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The latest info about getting MSN gateways to work

I’‘m just doing a bit of searching about getting MSN support into JM, I see references to Alex working on something, a couple months ago, but nothing definitive since. Can someone get me a status update? Does anyone have JM working with MSN? This is a pretty major part of our implementation here, and though it doesn’'t have to be immediate for our bosses, they at least would like a timeline. I appreciate any and all feedback, mucho.

D

As far as I know, Alex is still working on the MSN support. Hopefully he’'ll see this thread and post an update.

Regards,

Matt

As far as I know, Alex is still working on the MSN

support. Hopefully he’'ll see this thread and post an

update.

Why is a new transport needed? I thaught Jive Messenger would support the component protocol. In that case you can use PyMSNt perfectly with Jive Messenger.

http://msn-transport.jabberstudio.org/

Duplicate work seems useless…isn’'t it better to improve PyMSNt instead of creating a new MSN transport?

Why is a new transport needed? I thaught Jive

Messenger would support the component protocol. In

that case you can use PyMSNt perfectly with Jive

Messenger.

http://msn-transport.jabberstudio.org/

You’'re right. It should hypothetically work just fine and it would be great if someone has a chance to test.

Duplicate work seems useless…isn’'t it better to

improve PyMSNt instead of creating a new MSN

transport?

I think Jive Messenger users would see very strong value in a transport created specifically to work well with JM. A few reasons:

  • If it’'s deployable as a plugin, installation is as simple as dropping a JAR file into the plugins directory.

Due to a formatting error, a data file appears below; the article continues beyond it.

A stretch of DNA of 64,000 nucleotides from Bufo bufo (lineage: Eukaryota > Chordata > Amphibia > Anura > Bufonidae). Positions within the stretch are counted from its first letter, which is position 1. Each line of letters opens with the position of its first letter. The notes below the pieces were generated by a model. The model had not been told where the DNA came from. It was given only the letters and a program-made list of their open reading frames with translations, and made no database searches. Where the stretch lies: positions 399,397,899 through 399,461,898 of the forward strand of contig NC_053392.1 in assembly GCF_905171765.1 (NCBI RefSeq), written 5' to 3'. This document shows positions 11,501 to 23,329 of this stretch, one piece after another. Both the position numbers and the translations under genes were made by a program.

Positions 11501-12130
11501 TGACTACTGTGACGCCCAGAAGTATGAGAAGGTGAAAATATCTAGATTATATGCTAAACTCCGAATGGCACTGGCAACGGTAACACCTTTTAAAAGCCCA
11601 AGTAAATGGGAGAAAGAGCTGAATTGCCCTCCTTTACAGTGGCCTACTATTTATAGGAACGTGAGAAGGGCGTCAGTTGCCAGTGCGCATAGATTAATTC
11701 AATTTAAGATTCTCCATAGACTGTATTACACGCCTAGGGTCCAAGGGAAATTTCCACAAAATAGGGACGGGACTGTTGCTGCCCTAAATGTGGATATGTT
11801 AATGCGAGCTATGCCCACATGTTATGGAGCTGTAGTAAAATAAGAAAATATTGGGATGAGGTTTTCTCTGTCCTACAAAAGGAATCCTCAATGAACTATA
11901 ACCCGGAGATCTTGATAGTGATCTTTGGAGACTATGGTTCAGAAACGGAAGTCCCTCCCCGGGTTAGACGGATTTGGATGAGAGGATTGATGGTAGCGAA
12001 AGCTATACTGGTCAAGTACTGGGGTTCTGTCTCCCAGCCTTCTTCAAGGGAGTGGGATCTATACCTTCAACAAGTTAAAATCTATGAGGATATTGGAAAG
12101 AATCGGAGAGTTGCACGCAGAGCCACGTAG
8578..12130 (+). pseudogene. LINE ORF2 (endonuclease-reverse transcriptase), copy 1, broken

• Integration with the admin console so that the gateway settings can be configured in the same place as everything else.

  • Written in Java. Python is widely supported, but on many OS’‘es you have to install Python specially. Twisted also needs to be specially installed which isn’'t a happy setup process.

So, I agree that PyMSNt should work, but I don’‘t agree that it’'s the best possible solution for Jive Messenger users.

Regards,

Matt

I’‘m taking ay look at PyMSNt, though it’‘s documentation is geared towards using the non-java based servers. I’'m not really understanding how to bridge the gap between the two when reading the documentation.

e.g. - If you are using Jabberd2 then you shouldn’'t have to do much configuration. Make sure the ‘‘mainServer’’ setting is the IP or DNS of your Jabber server, and leave the ‘‘port’’ setting alone. Double-check that the secret for legacy components in router.xml (for Jabberd2) is the same as the secret setting in config.xml.

I’'m not even sure if Jive is jabber2 or or 1.4.